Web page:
A Little Thanks Goes a Long Way: Explaining Why Gratitude Expressions Motivate Prosocial Behavior

The Wharton School, University of Pennsylvania, 3620 Locust Walk, Philadelphia, PA 19104-6370, USA.
Journal of Personality and Social Psychology (Impact Factor: 5.08). 06/2010; 98(6):946-55. DOI: 10.1037/a0017935
Source: PubMed


Although research has established that receiving expressions of gratitude increases prosocial behavior, little is known about the psychological mechanisms that mediate this effect. We propose that gratitude expressions can enhance prosocial behavior through both agentic and communal mechanisms, such that when helpers are thanked for their efforts, they experience stronger feelings of self-efficacy and social worth, which motivate them to engage in prosocial behavior. In Experiments 1 and 2, receiving a brief written expression of gratitude motivated helpers to assist both the beneficiary who expressed gratitude and a different beneficiary. These effects of gratitude expressions were mediated by perceptions of social worth and not by self-efficacy or affect. In Experiment 3, we constructively replicated these effects in a field experiment: A manager's gratitude expression increased the number of calls made by university fundraisers, which was mediated by social worth but not self-efficacy. In Experiment 4, a different measure of social worth mediated the effects of an interpersonal gratitude expression. Our results support the communal perspective rather than the agentic perspective: Gratitude expressions increase prosocial behavior by enabling individuals to feel socially valued.

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Available from: Francesca Gino, Feb 09, 2015
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    • "Desire for competence on the job, for example, can be crowded out as an external reward shifts a behavior from signaling competence to signaling reward responsiveness (Gneezy and Rustichini 2000a; Deci and Ryan 2002). Later research has focused on the mechanism of image (Ariely et al. 2009; Benabou and Tirole 2006; Grant and Mayer 2009; Lacetera and Macis 2010), where an external reward such as an award can shift the external perception of a worker's motives for prosocial behavior from " a desire to be a 'good' employee " to " a desire to win the social recognition of an award. " "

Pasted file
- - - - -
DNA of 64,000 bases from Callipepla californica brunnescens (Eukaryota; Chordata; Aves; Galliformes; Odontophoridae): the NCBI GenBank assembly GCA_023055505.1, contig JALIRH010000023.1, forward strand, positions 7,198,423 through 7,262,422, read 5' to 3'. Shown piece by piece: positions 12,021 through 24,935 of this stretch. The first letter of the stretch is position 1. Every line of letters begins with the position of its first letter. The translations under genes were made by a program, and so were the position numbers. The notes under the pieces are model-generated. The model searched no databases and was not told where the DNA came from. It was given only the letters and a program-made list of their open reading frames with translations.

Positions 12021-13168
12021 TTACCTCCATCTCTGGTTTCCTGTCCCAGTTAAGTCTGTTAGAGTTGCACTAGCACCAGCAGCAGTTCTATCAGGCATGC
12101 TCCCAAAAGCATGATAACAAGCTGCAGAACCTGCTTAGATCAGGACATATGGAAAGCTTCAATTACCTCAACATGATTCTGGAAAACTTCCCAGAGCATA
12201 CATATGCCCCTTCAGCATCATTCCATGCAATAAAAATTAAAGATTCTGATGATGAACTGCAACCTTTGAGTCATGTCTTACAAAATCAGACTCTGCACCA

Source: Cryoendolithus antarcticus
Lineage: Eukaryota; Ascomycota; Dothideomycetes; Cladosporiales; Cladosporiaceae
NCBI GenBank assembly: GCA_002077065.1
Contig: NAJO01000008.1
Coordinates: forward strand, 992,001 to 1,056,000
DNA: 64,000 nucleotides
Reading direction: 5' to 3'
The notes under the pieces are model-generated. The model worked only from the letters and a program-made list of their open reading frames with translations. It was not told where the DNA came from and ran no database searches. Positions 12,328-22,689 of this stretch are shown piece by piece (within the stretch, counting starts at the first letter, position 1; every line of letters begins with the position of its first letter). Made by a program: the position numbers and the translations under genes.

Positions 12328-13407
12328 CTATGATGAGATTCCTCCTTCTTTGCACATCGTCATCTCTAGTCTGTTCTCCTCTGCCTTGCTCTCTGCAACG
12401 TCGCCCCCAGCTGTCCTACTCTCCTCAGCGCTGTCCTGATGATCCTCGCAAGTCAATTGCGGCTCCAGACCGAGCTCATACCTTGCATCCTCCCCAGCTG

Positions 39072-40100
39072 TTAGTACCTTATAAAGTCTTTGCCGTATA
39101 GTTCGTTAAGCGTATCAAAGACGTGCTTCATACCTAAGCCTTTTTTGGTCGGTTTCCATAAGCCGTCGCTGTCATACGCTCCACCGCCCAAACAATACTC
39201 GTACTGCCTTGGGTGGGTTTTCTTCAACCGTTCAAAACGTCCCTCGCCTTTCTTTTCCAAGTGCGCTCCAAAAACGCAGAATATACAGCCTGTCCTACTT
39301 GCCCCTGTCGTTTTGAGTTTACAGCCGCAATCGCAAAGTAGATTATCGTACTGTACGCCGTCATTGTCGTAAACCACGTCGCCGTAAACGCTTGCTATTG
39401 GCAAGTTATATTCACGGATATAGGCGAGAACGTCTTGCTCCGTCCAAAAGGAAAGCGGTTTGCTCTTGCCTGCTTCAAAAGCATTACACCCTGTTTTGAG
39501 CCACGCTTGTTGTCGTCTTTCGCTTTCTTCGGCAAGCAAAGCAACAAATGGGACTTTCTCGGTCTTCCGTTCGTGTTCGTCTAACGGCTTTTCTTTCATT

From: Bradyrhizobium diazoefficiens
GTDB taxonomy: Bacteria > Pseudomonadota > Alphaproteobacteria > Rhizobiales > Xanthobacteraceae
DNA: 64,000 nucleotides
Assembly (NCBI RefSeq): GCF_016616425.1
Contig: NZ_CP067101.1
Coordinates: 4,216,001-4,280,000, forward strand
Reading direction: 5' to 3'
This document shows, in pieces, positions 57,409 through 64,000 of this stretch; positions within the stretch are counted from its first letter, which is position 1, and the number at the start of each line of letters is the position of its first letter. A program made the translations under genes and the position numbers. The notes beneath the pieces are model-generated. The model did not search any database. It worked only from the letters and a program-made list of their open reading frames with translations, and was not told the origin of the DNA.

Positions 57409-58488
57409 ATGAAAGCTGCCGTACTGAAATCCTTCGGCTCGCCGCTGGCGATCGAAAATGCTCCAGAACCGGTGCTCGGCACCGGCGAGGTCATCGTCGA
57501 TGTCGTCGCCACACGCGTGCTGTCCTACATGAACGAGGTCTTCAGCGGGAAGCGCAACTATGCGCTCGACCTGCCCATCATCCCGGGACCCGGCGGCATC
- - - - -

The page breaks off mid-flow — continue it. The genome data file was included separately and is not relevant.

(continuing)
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    • "ej. Algoe, 2012; Algoe, Haidt & Gable, 2008; Bartlett, Condon, Cruz, Baumann & DeSteno, 2012; Bartlett & De- Steno, 2006; Emmons & Shelton, 2005; Fredrikson, 2004; Froh, Bono & Emmons, 2010; Grant & Gino, 2010; Lanham, Rye, Rimsky & Weill, 2012; Seligman , Steen, Park & Peterson, 2005; Toussaint & Friedman, 2009). En el contexto de la psicología positiva y el estudio de las fortalezas de carácter, se ha demostrado que es factible incluir la gratitud en el repertorio de las personas a través de una intervención deliberada (p. "
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